Skeptophilia (skep-to-fil-i-a) (n.) - the love of logical thought, skepticism, and thinking critically. Being an exploration of the applications of skeptical thinking to the world at large, with periodic excursions into linguistics, music, politics, cryptozoology, and why people keep seeing the face of Jesus on grilled cheese sandwiches.

Tuesday, March 29, 2022

A terrestrial heartbeat

When I was an undergraduate at the University of Louisiana, I took a class called Introduction to Astronomy from a fellow named Daniel Whitmire.  Dr. Whitmire made a name for himself, along with a colleague named John Matese (whom I later took a class in Quantum Mechanics from), with something that's been nicknamed the "Planet X" hypothesis.  This isn't some crazy, Nibiru-is-headed-toward-Earth claim; Whitmire and Matese were looking at an apparent periodicity in mass extinctions, which they suggested could be the effects of a massive planet far beyond the orbit of Pluto, perhaps with an eccentric orbit, which every so often passes through a dense part of the Oort Cloud and sends comets and other debris hurtling in toward the inner Solar System.

Since the time I first heard about it (in around 1980), the Planet X hypothesis has lost currency.  There's been no evidence whatsoever of a massive planet outside the orbit of Pluto, and in any case, further study has indicated that the extinctions (1) don't really show that strong a periodicity, and (2) have been pretty well explained from phenomena other than collisions (other than, obviously, the Cretaceous-Tertiary extinction).

[Image is in the Public Domain courtesy of NASA]

I found out last week, though, that Whitmire and Matese may have been on to something after all.

A curious paper that recently appeared in Geoscience Frontiers suggests that focusing solely on the extinctions may have hidden an underlying periodicity.  In "A Pulse of the Earth: A 27.5-Myr [million year] underlying cycle in coordinated geological events over the last 260 Myr," Michael Rampino and Yuhong Zhu (of New York University) and Ken Caldeira (of the Carnegie Institution for Science) did some detailed statistical analysis (the mathematics of which is beyond me) on 89 different major geological events on Earth -- marine and non-marine extinctions, major ocean-anoxic events, continental flood-basalt eruptions, sea-level fluctuations, global pulses of intraplate magmatism -- and found that there are striking, 27.5 million year peaks that have yet to be explained.

What jumped out at me is that the analysis isn't just some vague, it-looks-like-it-might-be-a-pattern.  The software they used found that the periodicity has a 96% confidence -- i.e. there's only a 4% chance that it's just noise that happens to look like a rhythm.  This means that they're on to something.  What, exactly, they're on to remains to be seen; the natural inclination is to look for some kind of tectonic process that for some reason is on a really slow cycle, but they did note one other curious possibility:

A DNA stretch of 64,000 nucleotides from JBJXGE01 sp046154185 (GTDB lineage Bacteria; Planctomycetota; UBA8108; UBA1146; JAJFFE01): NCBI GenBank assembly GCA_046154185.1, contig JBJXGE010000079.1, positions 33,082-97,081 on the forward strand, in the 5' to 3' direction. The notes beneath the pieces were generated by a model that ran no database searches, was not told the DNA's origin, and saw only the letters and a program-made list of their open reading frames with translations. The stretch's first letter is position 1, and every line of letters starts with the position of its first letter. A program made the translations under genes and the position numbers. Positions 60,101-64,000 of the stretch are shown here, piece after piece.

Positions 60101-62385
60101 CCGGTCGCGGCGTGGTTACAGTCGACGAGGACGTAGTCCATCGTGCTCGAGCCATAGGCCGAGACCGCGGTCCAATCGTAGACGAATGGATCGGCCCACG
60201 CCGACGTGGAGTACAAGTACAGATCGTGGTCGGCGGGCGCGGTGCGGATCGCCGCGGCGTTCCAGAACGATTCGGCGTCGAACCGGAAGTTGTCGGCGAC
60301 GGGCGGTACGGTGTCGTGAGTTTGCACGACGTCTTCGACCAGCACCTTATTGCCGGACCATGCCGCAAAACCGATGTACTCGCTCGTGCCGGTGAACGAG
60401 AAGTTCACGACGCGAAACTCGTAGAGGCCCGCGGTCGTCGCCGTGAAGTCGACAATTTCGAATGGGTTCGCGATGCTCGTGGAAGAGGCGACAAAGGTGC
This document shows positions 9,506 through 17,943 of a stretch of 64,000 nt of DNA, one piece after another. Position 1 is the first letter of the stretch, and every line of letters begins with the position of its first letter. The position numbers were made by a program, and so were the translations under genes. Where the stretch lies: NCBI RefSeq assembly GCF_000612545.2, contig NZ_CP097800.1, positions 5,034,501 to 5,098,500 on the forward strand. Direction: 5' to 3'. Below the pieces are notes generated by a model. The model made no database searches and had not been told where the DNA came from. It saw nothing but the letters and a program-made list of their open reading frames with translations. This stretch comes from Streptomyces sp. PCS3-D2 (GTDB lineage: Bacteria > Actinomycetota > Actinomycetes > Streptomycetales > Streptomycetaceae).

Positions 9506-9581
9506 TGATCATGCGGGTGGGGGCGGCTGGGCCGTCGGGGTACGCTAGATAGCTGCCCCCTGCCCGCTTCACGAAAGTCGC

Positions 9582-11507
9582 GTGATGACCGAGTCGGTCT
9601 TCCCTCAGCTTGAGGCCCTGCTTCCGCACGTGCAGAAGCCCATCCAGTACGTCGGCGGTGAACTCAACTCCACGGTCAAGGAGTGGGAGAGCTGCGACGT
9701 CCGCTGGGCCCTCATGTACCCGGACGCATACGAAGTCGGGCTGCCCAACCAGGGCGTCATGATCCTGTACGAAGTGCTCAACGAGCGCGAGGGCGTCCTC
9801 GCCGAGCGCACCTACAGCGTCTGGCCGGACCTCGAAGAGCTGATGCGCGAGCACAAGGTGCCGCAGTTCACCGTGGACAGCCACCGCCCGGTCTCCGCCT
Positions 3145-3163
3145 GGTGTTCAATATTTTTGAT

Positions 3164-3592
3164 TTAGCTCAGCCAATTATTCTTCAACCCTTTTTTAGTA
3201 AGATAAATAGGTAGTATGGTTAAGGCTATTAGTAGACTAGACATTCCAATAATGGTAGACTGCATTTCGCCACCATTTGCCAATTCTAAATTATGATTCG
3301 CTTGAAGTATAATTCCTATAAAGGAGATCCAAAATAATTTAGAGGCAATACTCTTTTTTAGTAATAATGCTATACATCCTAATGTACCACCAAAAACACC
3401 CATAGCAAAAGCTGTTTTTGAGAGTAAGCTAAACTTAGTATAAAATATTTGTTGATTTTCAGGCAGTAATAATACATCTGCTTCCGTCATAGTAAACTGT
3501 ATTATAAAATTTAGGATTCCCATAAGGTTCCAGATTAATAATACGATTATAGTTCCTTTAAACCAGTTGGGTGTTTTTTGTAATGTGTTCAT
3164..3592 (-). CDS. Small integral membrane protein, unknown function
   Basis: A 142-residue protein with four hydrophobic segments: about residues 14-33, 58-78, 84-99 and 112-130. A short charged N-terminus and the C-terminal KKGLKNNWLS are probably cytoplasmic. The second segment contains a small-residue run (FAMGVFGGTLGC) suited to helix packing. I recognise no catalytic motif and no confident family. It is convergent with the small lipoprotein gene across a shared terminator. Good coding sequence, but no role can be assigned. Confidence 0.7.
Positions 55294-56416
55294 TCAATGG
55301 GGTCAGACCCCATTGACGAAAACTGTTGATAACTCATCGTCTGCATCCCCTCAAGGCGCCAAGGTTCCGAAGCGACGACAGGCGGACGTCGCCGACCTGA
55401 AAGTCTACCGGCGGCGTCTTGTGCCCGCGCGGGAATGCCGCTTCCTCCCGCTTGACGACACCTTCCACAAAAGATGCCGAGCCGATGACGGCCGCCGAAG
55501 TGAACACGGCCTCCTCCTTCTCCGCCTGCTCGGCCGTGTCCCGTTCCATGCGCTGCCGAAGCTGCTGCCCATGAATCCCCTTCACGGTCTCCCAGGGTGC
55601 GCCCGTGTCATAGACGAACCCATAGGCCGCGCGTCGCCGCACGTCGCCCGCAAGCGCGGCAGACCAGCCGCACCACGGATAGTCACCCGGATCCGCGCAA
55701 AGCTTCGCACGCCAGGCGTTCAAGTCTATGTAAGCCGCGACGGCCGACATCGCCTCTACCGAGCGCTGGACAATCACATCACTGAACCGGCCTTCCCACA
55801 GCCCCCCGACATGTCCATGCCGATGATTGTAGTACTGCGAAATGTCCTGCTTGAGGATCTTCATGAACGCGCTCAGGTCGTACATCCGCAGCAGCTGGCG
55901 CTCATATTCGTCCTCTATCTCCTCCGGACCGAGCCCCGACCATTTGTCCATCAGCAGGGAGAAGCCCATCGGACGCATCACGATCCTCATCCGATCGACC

On the other hand, the main period of about 30 Myr is close to the Solar System’s ~ 32 ± 3 Myr vertical oscillation about the mid-plane of the Galaxy.  In the Galactic plane region, increased cosmic-ray flux might lead to significant climatic changes, whereas encounters with concentrations of disk-dark matter might trigger comet showers from the Oort Cloud, as well as thermal and geophysical disturbances in the inner Earth.  We note that a 26 to 37 Myr cycle has been reported in the ages of terrestrial impact craters, using various statistical techniques and sets of crater ages potentially connecting the terrestrial and extraterrestrial cycles.

Of course, figuring out the mechanism that causes the pattern comes after establishing that the pattern itself is real.  As I pointed out in my post on the Ganzfeld Experiment a couple of weeks ago, developing a model to explain a phenomenon has to wait until you've shown that there's a phenomenon there to explain.

But a 96% confidence level is enough to indicate that there's some underlying mechanism at work here that's worth further study.  Something, apparently, is causing a strange, regular pulse of catastrophes.  (To put your minds at ease -- I know this was one of the first things I wondered -- the last peak the analysis found occurred 12.1 million years ago, so we've got another fifteen-odd million years to go before the next one.  That is, if we don't manufacture a cataclysm ourselves first.)

For now, all we have is an odd, unexplained pattern in geological upheavals.  It will be fascinating to see what refinements are put on the analysis -- and whether the scientists can find out what's actually going on.  Until then, we're left with a mystery -- a 27.5 million year terrestrial heartbeat.


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